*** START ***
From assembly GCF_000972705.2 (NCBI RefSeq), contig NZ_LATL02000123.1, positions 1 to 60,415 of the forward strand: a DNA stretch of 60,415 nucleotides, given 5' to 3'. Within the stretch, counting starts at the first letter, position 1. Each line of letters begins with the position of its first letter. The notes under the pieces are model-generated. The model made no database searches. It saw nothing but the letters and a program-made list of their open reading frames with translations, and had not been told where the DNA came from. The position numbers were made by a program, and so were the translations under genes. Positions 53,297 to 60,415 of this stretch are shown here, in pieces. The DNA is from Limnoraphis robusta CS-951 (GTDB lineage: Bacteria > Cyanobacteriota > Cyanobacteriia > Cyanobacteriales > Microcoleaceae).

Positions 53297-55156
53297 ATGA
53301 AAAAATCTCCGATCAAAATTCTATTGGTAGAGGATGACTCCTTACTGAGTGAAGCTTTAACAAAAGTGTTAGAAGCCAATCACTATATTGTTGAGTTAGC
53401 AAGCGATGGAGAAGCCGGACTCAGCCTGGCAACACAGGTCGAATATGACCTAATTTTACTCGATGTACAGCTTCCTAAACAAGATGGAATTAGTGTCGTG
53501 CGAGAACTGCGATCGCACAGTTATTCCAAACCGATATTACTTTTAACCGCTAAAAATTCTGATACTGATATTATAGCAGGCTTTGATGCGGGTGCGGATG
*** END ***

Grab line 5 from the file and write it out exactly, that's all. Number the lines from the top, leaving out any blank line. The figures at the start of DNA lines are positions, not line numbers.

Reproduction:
53401 AAGCGATGGAGAAGCCGGACTCAGCCTGGCAACACAGGTCGAATATGACCTAATTTTACTCGATGTACAGCTTCCTAAACAAGATGGAATTAGTGTCGTG